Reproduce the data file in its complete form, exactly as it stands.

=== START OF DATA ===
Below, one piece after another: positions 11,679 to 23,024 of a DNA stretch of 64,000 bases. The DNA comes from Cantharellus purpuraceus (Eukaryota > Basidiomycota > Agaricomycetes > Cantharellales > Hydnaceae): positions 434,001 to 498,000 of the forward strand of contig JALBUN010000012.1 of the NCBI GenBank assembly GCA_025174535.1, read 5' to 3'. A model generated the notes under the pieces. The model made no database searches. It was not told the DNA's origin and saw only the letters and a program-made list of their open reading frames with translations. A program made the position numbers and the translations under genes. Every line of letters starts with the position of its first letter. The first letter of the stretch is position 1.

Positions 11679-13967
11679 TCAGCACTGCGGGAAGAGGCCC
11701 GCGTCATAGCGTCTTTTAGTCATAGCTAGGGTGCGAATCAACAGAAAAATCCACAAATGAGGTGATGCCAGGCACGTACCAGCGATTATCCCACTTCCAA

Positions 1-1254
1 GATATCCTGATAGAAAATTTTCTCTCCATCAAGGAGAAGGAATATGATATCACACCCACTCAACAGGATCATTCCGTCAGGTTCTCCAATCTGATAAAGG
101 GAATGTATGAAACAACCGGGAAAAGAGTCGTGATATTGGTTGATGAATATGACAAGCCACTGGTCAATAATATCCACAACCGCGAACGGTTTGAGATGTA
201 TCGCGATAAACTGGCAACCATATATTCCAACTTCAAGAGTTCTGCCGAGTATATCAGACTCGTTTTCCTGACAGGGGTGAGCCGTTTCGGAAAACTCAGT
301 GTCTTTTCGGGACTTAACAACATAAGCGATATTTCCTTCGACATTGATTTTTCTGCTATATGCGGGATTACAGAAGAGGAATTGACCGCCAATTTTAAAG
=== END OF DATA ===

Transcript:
Below, one piece after another: positions 11,679 to 23,024 of a DNA stretch of 64,000 bases. The DNA comes from Cantharellus purpuraceus (Eukaryota > Basidiomycota > Agaricomycetes > Cantharellales > Hydnaceae): positions 434,001 to 498,000 of the forward strand of contig JALBUN010000012.1 of the NCBI GenBank assembly GCA_025174535.1, read 5' to 3'. A model generated the notes under the pieces. The model made no database searches. It was not told the DNA's origin and saw only the letters and a program-made list of their open reading frames with translations. A program made the position numbers and the translations under genes. Every line of letters starts with the position of its first letter. The first letter of the stretch is position 1.

Positions 11679-13967
11679 TCAGCACTGCGGGAAGAGGCCC
11701 GCGTCATAGCGTCTTTTAGTCATAGCTAGGGTGCGAATCAACAGAAAAATCCACAAATGAGGTGATGCCAGGCACGTACCAGCGATTATCCCACTTCCAA

Positions 1-1254
1 GATATCCTGATAGAAAATTTTCTCTCCATCAAGGAGAAGGAATATGATATCACACCCACTCAACAGGATCATTCCGTCAGGTTCTCCAATCTGATAAAGG
101 GAATGTATGAAACAACCGGGAAAAGAGTCGTGATATTGGTTGATGAATATGACAAGCCACTGGTCAATAATATCCACAACCGCGAACGGTTTGAGATGTA
201 TCGCGATAAACTGGCAACCATATATTCCAACTTCAAGAGTTCTGCCGAGTATATCAGACTCGTTTTCCTGACAGGGGTGAGCCGTTTCGGAAAACTCAGT
301 GTCTTTTCGGGACTTAACAACATAAGCGATATTTCCTTCGACATTGATTTTTCTGCTATATGCGGGATTACAGAAGAGGAATTGACCGCCAATTTTAAAG